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  • Writer's pictureIndia Wittmershaus

Rotunda

In 1830, the Altes Museum opened in Berlin. The artist and architect Karl Friedrich Schinkel realized his own version of the Roman pantheon in Berlin and thus created the first building of the Museum Island. The architectural center of the Altes Museum is the Rotunda. The round dome-like room is 23 meters high. It is surrounded by columns that hold up the gallery. The niches between the columns are the home of the gods. From their pedestals they look down on you. Frozen in stone, they stand in a circle. They see everything, they know everything and yet they are destined to be unable to act. Silent observers in a sinking world.

Two centuries have passed since the Rotunda was built. The events of this world broke through the Rotunda in waves and yet it still stands. An illusion. The museum was destroyed and with it the Rotunda. It had disappeared, erased from this earth. Rebuilt. People in their constant evolution. Everything is new, everything is improved, modernized. And yet. The old, the original is important to people. It is always being rebuilt. Imitated and repaired. Everything is transient and yet we hold on, cling to things.

The Rotunda is a homage to the Pantheon in Rome. One could also say a copy. The Pantheon is about 1900 years old. It dates back to the ancient Roman Empire and although it was not built as a church, it was consecrated as such. For 1900 years now, this building has stood in the center of Rome. Hordes of visitors from all over the world want to see the ancient building. And there are replicas all over the world. Inspired by something that reflects the essence of the human desire for eternity. Infinity. Immortality.

The dome of the Rotunda in the Altes Museum in Berlin was only built 200 years ago. The Rotunda stood for 115 years. Then it burned. A fire that caused 115 years to go up in smoke. The colored painting of the Rotunda was restored in 1982. 40 years later, it stands again. An illusion of the old. An illusion of the eternal.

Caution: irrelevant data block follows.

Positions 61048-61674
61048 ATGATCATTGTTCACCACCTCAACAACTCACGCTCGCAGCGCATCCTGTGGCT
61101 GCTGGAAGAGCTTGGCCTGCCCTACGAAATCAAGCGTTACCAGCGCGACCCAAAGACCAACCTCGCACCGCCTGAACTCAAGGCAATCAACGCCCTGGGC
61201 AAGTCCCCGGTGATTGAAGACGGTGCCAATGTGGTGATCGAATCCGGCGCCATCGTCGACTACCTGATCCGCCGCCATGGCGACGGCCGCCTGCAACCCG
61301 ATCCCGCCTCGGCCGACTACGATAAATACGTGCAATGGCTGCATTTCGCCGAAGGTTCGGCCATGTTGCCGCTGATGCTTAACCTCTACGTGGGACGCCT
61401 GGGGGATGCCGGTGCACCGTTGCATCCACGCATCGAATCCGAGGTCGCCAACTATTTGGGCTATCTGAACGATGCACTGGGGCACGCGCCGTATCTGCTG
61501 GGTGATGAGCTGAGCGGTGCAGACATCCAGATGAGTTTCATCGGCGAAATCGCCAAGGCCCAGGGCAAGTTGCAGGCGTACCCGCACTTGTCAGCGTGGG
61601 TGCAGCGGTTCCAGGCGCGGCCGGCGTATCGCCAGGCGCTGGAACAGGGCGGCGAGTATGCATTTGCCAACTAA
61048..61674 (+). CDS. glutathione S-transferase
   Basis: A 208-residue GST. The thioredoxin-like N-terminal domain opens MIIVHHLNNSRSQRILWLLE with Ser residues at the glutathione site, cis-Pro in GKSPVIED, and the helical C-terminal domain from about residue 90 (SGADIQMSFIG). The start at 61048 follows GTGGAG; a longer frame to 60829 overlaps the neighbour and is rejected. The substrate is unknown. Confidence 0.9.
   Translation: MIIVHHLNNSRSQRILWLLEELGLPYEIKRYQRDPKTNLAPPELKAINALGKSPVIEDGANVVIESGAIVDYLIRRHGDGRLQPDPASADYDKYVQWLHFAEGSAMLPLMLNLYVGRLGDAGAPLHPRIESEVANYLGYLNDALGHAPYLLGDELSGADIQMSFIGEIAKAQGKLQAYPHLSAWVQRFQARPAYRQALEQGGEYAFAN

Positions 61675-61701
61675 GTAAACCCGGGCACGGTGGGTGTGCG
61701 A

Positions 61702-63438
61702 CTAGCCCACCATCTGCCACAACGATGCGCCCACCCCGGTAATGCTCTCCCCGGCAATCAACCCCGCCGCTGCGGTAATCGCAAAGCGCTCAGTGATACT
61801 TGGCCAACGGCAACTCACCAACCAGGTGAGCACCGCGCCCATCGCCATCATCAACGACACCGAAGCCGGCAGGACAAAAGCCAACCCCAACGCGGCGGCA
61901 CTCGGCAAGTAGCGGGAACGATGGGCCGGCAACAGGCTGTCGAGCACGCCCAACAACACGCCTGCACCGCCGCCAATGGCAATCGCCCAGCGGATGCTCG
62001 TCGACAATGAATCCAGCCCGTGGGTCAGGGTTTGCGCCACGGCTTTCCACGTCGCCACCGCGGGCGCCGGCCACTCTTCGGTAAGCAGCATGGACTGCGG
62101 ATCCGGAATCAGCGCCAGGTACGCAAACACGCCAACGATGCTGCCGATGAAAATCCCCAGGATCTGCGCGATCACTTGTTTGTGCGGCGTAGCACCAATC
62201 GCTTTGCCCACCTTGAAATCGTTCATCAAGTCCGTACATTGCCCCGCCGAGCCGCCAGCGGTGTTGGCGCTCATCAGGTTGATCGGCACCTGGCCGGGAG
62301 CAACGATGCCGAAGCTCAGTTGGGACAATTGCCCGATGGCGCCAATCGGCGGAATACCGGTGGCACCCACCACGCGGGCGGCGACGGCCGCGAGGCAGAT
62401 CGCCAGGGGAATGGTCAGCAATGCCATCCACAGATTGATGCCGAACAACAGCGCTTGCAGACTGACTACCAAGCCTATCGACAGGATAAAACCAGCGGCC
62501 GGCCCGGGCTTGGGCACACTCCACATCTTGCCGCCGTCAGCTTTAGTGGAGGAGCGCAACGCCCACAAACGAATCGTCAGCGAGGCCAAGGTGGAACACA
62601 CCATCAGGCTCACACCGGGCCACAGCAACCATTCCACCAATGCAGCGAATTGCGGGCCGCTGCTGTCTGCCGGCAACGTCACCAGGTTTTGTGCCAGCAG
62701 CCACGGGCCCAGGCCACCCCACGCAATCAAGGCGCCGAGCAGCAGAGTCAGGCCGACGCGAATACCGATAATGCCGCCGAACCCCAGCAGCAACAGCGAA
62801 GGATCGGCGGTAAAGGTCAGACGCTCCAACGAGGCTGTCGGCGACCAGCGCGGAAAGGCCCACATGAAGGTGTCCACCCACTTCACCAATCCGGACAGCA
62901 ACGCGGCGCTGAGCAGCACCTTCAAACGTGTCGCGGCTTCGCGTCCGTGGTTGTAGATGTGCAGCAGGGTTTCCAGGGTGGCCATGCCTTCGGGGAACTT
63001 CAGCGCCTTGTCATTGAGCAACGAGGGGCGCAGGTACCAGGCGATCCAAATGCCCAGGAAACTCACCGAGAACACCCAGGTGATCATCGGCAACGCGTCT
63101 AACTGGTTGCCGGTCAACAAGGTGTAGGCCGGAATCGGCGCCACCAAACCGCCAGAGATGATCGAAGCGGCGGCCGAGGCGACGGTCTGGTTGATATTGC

Eternity is a wish. Immortality is a fear. Much has endured, and despite time, still does. You are standing in the Rotunda in Berlin. A city full of history. A city that stands again, after total destruction. Some people have become immortal. They have immortalized themselves in people's memories. Names have survived, actions have written history. But why is it not the builders who remain eternal? Immortals are the cruel, the terrible, the monstrous.

The dome of the building arches over you. The light shines down on you through the round window at its center and makes the sculptures around you seem alive. They look at you from all sides. The goddess of victory, the god of wine, love itself, the messenger of the gods and the mother of the gods. Immortal. After all the years, after all the religions, philosophies and sciences. Still, they are there. Persevering and standing tall. The epitome of eternity. The desire of man.

But that too is only an illusion. In their marble dignity, they look as if they have always been standing here. But they have not. The statues of the Rotunda have been changed repeatedly over the course of time. Exchanged. Replaced. But the faces, the stories, the names. They are eternal. Immortal. We know them, the gods from another time. They, too, were cruel, terrible and monstrous. Their actions were so monstrous. Their motives so human. Frozen in stone, they stand here in a circle. In a city of modernity and change. They stand here in an illusion of the past.

They will probably not stand here forever. Who knows the future. If history has taught us one thing, it is that nothing is eternal. People try anyway. Again and again. The Rotunda has managed to defy destruction. It has been rebuilt. The illusion remains. At least for the time being.


Written by India Wittmershaus.

Cover photo by Manfred Heyde.

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